OP-ED: AI-Generated Music is Ethically Challenging

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Glorb has amassed over 500k monthly listeners on Spotify for Spongebob-soundalike rap songs. © Image courtesy of Glorb, Undawata, Spotify AB

As we enter the era of AI-generated music, it’s clear that the boundaries of creativity are being pushed to new and absurd limits. Just when you thought you’d heard it all, AI voices emerge to convert your average Joe’s voice into that of celebrities or fictional characters. Now, you can finally fulfill your dream of hearing SpongeBob engaging in epic rap battles! Move over, Glorb, the mastermind behind “The Bottom” and the genius who gave us rapper versions of SpongeBob characters like Plankton and Mr. Krabs (or “Dankton” and “Kash Krabs”).

Moreover, Hatewizards, the master of musical sorcery, has successfully delivered posthumous Juice WRLD songs that give the impression of being genuinely written by the late artist himself. It’s as if Juice WRLD is still here, creating music from beyond the grave. It seems that Grade A, the label behind Juice WRLD’s music, is still profiting off of this AI-generated music. YouTube descriptions indicate that the label has implemented a YouTube Content ID policy to claim a percentage of the streaming profits for AI generated music of their artist. It is unclear whether Hatewizards is receiving royalties for writing the track or if he has forfeited any potential writing royalties by replicating Juice WRLD. This poses an ethical challenge, to say the least.


To get in on the AI music revolution, enthusiasts have flocked to websites like NotMyVoice and Kits AI. These platforms provide models contributed by dedicated fans, allowing users to generate voices that can imitate their favorite artists. It’s a democratic approach to music creation, where the power lies in the hands of the fans. However, NotMyVoice has wisely added a content filter to prevent any audio files containing harassment or potential impersonation. We don’t want AI-generated chaos and confusion, after all.

Evan D., the owner of Kits.ai, revealed to SoundOnSound that they were “truly inspired by the endless possibilities it could offer to artists” when they witnessed artist Grimes embracing AI to amplify her voice and engage her community. Similarly, Samir K., the owner of NotMyVoice, shared with CEO Weekly that the project was swiftly completed “within a week due to a surge in demand” for AI voices on popular platforms such as TikTok and YouTube. These remarks reflect the profound impact AI has had on the music industry, igniting a sense of inspiration and unleashing a wave of demand for AI-generated voices.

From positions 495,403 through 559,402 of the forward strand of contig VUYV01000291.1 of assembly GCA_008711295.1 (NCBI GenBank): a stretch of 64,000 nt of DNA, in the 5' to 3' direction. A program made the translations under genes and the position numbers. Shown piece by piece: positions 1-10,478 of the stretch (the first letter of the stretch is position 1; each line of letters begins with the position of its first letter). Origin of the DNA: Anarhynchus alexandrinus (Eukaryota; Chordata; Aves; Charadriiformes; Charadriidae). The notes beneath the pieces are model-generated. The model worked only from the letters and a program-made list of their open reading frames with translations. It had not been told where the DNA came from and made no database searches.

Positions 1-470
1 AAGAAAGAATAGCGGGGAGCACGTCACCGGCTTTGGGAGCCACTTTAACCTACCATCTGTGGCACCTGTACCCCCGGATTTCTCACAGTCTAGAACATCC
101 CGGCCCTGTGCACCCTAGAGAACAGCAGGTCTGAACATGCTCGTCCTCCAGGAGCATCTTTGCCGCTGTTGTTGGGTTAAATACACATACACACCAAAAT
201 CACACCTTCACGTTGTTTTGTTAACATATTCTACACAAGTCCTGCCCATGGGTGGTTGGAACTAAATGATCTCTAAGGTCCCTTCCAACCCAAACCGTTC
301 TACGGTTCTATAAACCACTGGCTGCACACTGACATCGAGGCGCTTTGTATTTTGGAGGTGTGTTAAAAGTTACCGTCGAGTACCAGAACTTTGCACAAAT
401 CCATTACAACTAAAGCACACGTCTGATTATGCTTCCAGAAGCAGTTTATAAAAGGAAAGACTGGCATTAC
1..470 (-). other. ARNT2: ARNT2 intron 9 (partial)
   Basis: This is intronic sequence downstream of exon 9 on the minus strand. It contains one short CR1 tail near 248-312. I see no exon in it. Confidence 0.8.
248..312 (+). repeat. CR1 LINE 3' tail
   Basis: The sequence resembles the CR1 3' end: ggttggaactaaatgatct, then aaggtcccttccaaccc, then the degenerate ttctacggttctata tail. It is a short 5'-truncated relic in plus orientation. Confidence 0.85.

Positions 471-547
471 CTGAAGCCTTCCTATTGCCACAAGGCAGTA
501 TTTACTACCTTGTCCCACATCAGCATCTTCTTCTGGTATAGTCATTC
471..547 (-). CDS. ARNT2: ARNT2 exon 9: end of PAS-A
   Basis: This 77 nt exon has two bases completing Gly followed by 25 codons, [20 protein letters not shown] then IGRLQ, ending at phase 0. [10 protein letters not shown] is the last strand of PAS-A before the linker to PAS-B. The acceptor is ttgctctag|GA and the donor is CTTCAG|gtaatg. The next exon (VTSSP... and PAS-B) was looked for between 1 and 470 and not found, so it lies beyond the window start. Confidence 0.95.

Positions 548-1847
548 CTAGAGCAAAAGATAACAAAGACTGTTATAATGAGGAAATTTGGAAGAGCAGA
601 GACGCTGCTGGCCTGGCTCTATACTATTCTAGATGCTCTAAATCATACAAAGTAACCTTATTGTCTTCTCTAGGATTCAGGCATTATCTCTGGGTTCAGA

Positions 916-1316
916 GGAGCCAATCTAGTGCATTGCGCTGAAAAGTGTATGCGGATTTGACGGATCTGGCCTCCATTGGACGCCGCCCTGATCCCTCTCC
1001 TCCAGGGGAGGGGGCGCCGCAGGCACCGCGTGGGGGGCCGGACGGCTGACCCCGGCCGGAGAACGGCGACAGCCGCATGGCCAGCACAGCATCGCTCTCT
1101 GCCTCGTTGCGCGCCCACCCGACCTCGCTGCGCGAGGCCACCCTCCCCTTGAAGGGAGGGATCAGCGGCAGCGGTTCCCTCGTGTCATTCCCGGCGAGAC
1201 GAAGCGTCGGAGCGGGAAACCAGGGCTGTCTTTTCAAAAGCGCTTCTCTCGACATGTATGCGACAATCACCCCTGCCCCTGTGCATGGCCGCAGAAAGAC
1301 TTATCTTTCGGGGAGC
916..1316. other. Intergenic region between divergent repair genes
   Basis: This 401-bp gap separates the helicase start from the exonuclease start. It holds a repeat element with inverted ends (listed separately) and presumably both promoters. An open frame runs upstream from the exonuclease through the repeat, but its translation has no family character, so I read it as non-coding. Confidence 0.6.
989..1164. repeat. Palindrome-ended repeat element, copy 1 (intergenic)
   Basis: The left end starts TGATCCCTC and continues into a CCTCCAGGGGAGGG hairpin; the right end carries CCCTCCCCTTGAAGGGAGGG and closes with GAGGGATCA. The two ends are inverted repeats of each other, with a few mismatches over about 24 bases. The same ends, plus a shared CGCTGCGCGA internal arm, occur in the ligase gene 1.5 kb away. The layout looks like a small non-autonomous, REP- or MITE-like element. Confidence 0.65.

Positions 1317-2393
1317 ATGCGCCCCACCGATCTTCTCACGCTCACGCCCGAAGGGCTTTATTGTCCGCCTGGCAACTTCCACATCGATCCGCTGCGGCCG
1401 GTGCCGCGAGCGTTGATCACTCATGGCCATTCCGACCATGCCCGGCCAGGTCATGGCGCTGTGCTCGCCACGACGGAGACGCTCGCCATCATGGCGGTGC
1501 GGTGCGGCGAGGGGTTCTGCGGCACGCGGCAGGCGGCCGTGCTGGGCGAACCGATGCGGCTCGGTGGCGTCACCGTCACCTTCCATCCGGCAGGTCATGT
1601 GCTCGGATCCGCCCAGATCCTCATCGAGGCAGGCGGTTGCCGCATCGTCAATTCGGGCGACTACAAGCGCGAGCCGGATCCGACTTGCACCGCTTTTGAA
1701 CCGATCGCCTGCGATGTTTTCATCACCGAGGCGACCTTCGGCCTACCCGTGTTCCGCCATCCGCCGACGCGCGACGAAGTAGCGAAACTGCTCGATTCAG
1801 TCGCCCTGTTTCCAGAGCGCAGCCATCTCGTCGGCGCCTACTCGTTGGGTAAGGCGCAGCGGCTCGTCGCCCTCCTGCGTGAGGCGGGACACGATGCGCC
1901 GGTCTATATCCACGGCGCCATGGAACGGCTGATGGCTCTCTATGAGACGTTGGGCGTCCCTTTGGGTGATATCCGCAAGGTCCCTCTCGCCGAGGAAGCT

Now, it’s important to address the elephant in the room: ethics. While AI-generated music opens up a world of possibilities, there’s always the risk of misuse. Impersonation could become rampant, and we might find ourselves surrounded by soundalikes. But soundalikes are nothing new by themselves: just think about Trilla Kid and Lil Uzi Vert. Trilla Kid is known for sounding eerily similar to Uzi, even releasing a song called “Zoom” that replicated Uzi’s flow before the original was released. It’s like we’re living in a world where doppelgängers dominate the music scene. Are we witnessing a revolution or a crisis of identity? Only time will tell.

AI-generated music is undeniably a game-changer for artists and fans alike. It brings humor, absurdity, and a fresh perspective to the music industry. However, we must approach this revolution with caution and skepticism. Let’s not lose sight of the ethics involved and ensure that the boundaries of creativity are respected. After all, we don’t want AI to completely take over and leave us humans feeling like mere spectators in our own musical landscape. So, let’s embrace the revolution while keeping our funny bone intact and our ethical compass pointing in the right direction.



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